Tuesday 16 July 2019

'Finding out at 49 I was adopted was Earth-shattering'

Dolores Quinlan, who was given up for adoption, at her home in Celbridge with her dog ‘Abbey’. Photo: Steve Humphreys
Dolores Quinlan, who was given up for adoption, at her home in Celbridge with her dog ‘Abbey’. Photo: Steve Humphreys
Luke Byrne

Luke Byrne

On the day news broke that at least 126 babies were illegally registered by a religious organisation, Dolores Quinlan was meeting her birth mother for the first time.

Like the children at St Patrick's Guild, Ms Quinlan might never have known she was adopted. But she found out two years ago following the death of her adoptive mother when her adoptive father told her the details of her birth.

The information had been withheld from her for almost half-a-century.

"I only found out around two years ago. It was after my mother had died, I was 49," she explained.

"When I asked my dad who was the adoption agency, he said there was none, it was a GP [who] organised the adoption."

Ms Quinlan believes there were thousands like her.

She had been given up for adoption to the Girls Rotunda Aid Society, set up by the parish of St Mary's Pro Cathedral in Dublin in the 19th century.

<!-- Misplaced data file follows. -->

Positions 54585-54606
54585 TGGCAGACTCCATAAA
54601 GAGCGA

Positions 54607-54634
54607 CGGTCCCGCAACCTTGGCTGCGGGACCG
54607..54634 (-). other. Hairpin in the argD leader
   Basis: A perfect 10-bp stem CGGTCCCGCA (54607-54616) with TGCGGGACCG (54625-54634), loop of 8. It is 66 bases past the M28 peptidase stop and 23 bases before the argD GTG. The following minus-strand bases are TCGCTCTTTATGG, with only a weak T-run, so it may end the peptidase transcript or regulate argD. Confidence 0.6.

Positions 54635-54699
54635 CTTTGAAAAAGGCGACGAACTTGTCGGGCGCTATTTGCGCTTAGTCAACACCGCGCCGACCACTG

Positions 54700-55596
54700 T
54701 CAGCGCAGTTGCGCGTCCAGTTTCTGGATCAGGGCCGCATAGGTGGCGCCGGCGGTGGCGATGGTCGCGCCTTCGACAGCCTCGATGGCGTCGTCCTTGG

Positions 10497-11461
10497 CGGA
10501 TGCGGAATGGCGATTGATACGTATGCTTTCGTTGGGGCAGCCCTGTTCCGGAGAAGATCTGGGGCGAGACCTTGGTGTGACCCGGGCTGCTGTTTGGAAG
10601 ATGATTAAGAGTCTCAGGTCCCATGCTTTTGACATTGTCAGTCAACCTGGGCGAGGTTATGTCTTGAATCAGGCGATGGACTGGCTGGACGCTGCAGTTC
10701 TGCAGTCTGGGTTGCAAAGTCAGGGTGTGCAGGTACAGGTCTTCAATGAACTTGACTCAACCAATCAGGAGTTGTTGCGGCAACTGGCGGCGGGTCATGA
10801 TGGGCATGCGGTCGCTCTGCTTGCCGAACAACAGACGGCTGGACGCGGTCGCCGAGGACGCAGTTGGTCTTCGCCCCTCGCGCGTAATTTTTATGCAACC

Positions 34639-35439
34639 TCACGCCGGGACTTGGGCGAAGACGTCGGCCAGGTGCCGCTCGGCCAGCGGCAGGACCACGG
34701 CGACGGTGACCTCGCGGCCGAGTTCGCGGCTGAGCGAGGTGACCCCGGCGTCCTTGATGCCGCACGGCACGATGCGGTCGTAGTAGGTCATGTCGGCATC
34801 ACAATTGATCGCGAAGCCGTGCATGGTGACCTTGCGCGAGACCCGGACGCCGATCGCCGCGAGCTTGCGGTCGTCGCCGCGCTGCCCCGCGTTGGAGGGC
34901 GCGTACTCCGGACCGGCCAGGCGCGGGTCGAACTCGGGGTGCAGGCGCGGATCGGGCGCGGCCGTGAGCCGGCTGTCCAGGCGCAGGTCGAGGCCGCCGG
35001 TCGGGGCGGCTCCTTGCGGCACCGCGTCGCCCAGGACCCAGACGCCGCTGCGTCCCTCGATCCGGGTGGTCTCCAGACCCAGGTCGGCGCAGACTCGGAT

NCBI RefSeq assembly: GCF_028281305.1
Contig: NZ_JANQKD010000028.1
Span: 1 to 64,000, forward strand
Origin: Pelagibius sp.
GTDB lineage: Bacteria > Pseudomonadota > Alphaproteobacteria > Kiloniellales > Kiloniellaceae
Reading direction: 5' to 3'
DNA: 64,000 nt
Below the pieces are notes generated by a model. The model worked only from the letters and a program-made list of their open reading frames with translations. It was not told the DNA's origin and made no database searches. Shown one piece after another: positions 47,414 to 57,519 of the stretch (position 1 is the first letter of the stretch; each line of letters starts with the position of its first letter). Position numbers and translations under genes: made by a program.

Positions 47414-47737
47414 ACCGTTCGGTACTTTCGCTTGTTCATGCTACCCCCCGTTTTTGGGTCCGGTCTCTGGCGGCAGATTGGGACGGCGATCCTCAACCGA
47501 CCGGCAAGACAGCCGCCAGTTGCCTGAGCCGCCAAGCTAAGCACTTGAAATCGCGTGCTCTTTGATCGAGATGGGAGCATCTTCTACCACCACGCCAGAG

She was baptised by a priest from the cathedral at the Church of the Holy Family on Aughrim Street, but her birth parents' names were not put on the cert.

"My mother was in a relationship, but when she got pregnant he didn't want to know," Ms Quinlan said.


Ms Quinlan, from Killester in Dublin, made it clear she wasn't angry and said her adoptive parents did what they were asked to do.

She admitted that finding out she was adopted was a shock.

"It was Earth-shattering really," she said. "But I was determined to find out my story."

When she contacted the Adoption Authority of Ireland, she was told there was a 5pc chance of tracking down her birth mother.

But luckily for her, she received a call letting her know that there was some information.

"Forty eight years ago, a district nurse had seen me - there was a baby that shouldn't have been there - and had reported it, so there was a file.

"That file has been sitting at the HSE and Tusla for decades," she explained.

Ms Quinlan said she had tried to get more detailed records from the Church, but was denied. But a breakthrough in her search came by using DNA and she was overjoyed to find her birth mother.

They first met on Tuesday. "We did both remark on the timing," she said, given it was the day news of illegal adoption scandal broke.

Irish Independent

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